Prep Your Dog Now to Cope with Fireworks

5 mins read
A man holding a dog

Fireworks often result in scared dogs jumping the backyard fence or simply running into the street out of fear, resulting in straying and worse.

Independence Day is more than three months away as we go to press. But if you’ve got a canine who absolutely freaks out during Fourth of July fireworks, local dog behaviorist-trainer Linda Harris recommends that you begin preparing your dog now, not later. Harris says that dogs will require at least a couple of months of consistent reward-based training to tolerate the stressful noise of fireworks.

Harris points out that fireworks and their accompanying ruckus actually are a summer-long presence in our region, not restricted to a single day or weekend.

Here’s some of Linda’s background:

“I went to Animal behavior College and graduated in 2001. I did my internship at PETCO and taught several classes at Burbank.  I left dog training to raise my daughter and came back in 2020.  I have volunteered at Pasadena Humane, worked with my mentor training dogs in basic obedience, foundation of agility, confidence building and working with reactive rovers.  I am currently enrolled in Catch Canine Trainer Academy in a Master Trainer program.  I am just starting my own business and I am contracted as a trainer with One Up Pup.  I have volunteered during the public training classes for 1.5 years and I volunteer at Blue Man Dog rescue where I have assisted in launching a training program for the dogs and volunteers.”

Harris trains dogs with positive reinforcement that she calls “Fear Free Reward-Based Training.”

She explains it this way: “Fear-Free Reward-Based training does not believe in focusing on corrections and the use of them is very sparing.  The theory is based on rewarding the desirable behavior and ignoring or not rewarding the undesirable behavior.  Some dogs might steal a sock and people yell and scream (if the dog does not usually receive attention than at least this is something) but to modify behavior you should replace the negative with a positive. Instead of you dog stealing a sock, teach him to take a ball or some other approved item.”

She cautions that Positive Reward training takes time and patience. While electric shock (“E” collars) and barbaric-looking prong collars used in the practice of “tough love” dominance / Alpha Dog Theory as practiced by The Dog Daddy, self-proclaimed “Dog Whisperer” Cesar Millan and others typically get results faster, compliance may be temporary and cause deeper behavioral issues.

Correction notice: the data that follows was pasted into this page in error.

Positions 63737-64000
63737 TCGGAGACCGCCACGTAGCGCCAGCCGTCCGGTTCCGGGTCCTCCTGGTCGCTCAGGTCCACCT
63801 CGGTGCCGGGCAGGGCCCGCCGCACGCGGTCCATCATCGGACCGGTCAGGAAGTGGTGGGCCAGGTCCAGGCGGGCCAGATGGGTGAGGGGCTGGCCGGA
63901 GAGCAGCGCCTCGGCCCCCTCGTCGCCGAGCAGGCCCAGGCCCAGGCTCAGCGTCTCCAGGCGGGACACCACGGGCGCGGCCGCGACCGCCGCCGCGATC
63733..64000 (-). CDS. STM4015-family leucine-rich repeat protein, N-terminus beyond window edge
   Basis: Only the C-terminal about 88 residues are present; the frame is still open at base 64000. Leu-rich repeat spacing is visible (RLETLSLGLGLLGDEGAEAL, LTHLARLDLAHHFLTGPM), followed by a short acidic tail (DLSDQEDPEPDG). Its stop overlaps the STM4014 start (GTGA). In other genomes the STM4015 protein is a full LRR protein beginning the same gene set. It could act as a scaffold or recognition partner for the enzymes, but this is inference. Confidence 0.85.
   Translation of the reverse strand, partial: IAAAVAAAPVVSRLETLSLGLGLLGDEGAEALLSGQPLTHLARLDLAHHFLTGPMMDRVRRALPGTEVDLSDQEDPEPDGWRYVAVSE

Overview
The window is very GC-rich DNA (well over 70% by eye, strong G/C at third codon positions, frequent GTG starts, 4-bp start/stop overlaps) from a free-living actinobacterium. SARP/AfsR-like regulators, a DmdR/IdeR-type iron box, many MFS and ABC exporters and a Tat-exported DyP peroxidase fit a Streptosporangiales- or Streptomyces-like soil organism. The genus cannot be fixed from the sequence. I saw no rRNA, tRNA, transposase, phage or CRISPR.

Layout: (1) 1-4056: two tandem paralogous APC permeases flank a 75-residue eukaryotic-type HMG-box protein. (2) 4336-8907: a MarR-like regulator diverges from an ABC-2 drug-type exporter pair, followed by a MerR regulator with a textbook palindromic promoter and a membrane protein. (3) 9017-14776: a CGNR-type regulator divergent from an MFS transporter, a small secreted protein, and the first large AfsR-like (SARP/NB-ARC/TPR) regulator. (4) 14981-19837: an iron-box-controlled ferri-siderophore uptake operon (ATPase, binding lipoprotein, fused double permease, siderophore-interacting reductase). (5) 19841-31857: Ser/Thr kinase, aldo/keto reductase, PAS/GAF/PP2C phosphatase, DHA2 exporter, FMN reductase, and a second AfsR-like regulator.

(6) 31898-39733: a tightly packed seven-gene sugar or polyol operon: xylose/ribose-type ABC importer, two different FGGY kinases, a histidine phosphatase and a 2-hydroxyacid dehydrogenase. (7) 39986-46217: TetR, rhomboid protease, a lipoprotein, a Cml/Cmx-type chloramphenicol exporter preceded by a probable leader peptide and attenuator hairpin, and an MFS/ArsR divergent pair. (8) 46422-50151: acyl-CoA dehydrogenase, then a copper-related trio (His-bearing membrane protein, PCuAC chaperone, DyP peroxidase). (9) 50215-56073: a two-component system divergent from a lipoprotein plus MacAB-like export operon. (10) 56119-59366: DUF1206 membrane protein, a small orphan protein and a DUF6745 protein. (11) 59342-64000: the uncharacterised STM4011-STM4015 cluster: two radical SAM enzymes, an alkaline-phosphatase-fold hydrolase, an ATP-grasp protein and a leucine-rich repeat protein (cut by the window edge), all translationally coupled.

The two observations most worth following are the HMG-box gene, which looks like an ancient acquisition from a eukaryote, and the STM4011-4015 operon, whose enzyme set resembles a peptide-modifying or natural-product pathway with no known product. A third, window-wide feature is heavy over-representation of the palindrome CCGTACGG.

Harris says: “Second to the hot topic of coyotes in Pasadena and Altadena is the topic of fireworks and their effect on our pets.  For those of you that are new to the area our beloved area, our greatest-known landmark is the Rose Bowl which hosts concerts with fireworks.  But you can prepare your dogs now by using counterconditioning and desensitization.”

“Tough love” dominance / Alpha Dog Theory typically gets results faster, but compliance may be temporary and cause deeper behavioral issues.

“Counterconditioning involves changing the emotional response your dog has to a stimulus from negative to positive.  Once the stimulus or trigger is identified, you can begin desensitizing your dog, so the reaction is either reduced or eliminated. Desensitization will involve changing the relationship they have with the stimulus or trigger,” she says.

“Fireworks are a scary, unexpected sound, and to desensitize your dog, you will need to begin by presenting a very low-level sound and gradually increase the sound as your pup becomes more comfortable with the sound. This is a slow process and will require dedication, but if done right, the results can last a lifetime,” says Harris. 

“Most dogs will respond to yummy treats, but whatever is your dog’s highest value reward, you will need to it for these sessions. The most important thing to do as a dog owner and before you begin any training is to understand the body language of your dog.  I recommend “Doggie Language: A Dog Lover’s Guide to Understanding Your Best Friend” by Lili Chin.  It is easy read and the illustrations are an excellent example of how to understand a dog’s mind and emotions,” she says.